If you’ve received notice of a data breach, it's important to take action to protect personal banking account, credit cards, and more. Here's what to do.
From Equifax to Capital One to Door Dash, data breaches and stolen information seem to be more than a trend; they’re now a constant. For many consumers, the question isn’t if—but when—you’ll discover that you’ve been the victim of a breach. Each of the incidents mentioned impacted millions of customers. One study from the global security firm Positive Technologies reports that breaches and cyberattacks impacted billions of people in 2018 alone.
Fortunately, finding that your personal or financial information was compromised doesn’t have to mean catastrophe. In many cases, your data may have been exposed, but a third party may not have used it. And if bad actors did steal your data, you can take action to limit the impact and prevent further issues down the road.
Here’s how to respond if you’ve received notice of a data breach:
1. Determine What Data is Affected
First, make sure that you understand the type of data in question—and how your personal information was specifically affected. If you’ve received an email noting that an account was breached, reach out to the company directly (believe it or not, fake emails about breaches are just another way cybercriminals access your information). Then find out what information was compromised. Was it credit card data? Account usernames and passwords? Social security numbers? Knowing the type of data exposed will help inform how you react. For instance, a stolen social security number can lead to fraudulent accounts opened in your name, tax returns filed on your behalf, and worse. Hijacked username and passwords may mean that updating your account security is enough.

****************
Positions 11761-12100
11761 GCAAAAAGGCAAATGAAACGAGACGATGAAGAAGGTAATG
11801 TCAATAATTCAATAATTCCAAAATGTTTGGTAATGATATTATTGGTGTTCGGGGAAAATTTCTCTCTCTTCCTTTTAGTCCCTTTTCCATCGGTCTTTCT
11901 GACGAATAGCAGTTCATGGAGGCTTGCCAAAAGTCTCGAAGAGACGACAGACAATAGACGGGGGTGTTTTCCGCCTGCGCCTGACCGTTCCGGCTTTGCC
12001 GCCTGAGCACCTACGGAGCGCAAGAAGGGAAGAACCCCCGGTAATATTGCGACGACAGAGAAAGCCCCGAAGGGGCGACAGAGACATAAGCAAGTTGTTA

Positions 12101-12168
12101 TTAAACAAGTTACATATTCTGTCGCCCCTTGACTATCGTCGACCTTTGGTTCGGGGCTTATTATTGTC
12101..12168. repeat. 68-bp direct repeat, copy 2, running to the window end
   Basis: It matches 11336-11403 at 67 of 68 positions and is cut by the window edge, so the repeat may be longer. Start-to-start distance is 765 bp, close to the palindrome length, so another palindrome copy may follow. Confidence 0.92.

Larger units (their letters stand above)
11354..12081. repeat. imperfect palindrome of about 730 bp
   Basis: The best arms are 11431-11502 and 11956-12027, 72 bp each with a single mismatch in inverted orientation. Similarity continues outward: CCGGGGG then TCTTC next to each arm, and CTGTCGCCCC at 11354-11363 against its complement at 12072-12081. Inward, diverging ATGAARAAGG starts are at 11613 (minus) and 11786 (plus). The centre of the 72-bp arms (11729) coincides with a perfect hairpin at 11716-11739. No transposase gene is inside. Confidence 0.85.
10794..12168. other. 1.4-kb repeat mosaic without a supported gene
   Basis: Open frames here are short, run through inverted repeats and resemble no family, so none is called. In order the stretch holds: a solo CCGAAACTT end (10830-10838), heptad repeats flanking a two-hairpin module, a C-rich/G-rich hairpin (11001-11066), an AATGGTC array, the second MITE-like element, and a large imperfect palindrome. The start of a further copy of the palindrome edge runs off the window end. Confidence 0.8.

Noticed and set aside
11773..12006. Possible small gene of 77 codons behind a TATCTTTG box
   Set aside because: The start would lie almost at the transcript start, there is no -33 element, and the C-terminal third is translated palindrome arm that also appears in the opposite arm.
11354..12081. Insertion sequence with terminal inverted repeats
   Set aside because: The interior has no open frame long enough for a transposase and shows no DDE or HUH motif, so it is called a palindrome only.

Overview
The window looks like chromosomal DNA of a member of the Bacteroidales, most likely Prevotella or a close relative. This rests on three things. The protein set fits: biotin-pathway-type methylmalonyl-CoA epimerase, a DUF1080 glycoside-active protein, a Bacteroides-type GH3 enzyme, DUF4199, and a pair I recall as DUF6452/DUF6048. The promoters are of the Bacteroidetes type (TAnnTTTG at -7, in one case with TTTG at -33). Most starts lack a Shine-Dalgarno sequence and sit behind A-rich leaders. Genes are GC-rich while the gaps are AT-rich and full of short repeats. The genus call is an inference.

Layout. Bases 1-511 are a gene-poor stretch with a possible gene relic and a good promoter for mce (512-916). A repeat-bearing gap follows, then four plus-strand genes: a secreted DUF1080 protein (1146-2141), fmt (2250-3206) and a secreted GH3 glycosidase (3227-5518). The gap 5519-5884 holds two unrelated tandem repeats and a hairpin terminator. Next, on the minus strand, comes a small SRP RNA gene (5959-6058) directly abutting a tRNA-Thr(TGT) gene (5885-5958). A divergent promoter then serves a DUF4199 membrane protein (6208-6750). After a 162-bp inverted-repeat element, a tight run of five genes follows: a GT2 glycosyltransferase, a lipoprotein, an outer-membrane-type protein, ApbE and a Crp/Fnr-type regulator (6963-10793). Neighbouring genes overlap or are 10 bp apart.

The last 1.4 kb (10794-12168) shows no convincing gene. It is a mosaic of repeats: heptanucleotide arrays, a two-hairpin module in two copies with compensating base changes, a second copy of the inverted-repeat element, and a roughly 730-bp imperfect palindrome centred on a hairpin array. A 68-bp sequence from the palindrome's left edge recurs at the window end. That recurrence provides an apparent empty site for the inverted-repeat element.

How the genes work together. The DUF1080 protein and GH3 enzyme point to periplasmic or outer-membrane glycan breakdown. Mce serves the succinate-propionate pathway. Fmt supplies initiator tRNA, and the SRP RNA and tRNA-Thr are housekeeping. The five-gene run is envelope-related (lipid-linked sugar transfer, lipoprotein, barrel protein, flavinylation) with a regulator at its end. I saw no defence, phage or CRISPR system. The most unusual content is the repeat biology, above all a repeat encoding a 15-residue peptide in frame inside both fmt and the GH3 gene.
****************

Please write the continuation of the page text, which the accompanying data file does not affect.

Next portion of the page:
2. Secure Your Accounts and Devices
The smartest thing you can do after learning about a breach is to secure the account in question. You'll also want to increase the security of the rest of your online accounts in the process. Follow these steps to do so:
- Change your passwords, usernames, and security questions so that any old ones are immediately unusable.
- Take advantage of two-factor authentication to increase your safety further. You can require a text code to be sent to your phone before you log in to specific accounts or even explore physical keys for your computer or smartphone.
- Update your operating software on your computers and phones to the latest version. The updates often include security patches and added features that provide added privacy protection.
3. Monitor—and Potentially Freeze—Your Financial Accounts
Proactively monitor your credit, bank, and other financial accounts to ensure that you catch any abnormal activity early. Pay close attention to any new expenses and consider calling your financial institutions to ask what additional fraud protection measures you can employ. This may include canceling existing cards and opening up new ones, especially if the breach impacted a retail card.
Also, connect with the company that experienced the breach and make use of any free monitoring or remediation that they may offer. Several companies provide free credit monitoring to affected customers. If hackers obtained your social security or other data that they could use to make purchases or open up accounts in your name, consider issuing a credit freeze. You can do so via the three credit reporting agencies. A freeze allows you to restrict access to your credit history, making it difficult for someone else to open an account in your name.
4. Stay Vigilant
Data breaches aren’t going away. For consumers, that means a new reality of maintaining a higher level of security when it comes to financial data and personal accounts. Enacting the above measures after a breach is undoubtedly wise. What’s smarter—staying on top of tasks such as changing passwords, monitoring account activity and credit reports, and taking advantage of device and account security updates regularly. This is an area where a little effort can go a long way toward making it harder for criminals to access your information or cause much trouble if they do.
Data breaches may be a part of our new digital life—but you can take measures to limit their destruction. Follow these steps if you're a victim of a breach, and you'll protect your financial data and identity in the aftermath and well into the future.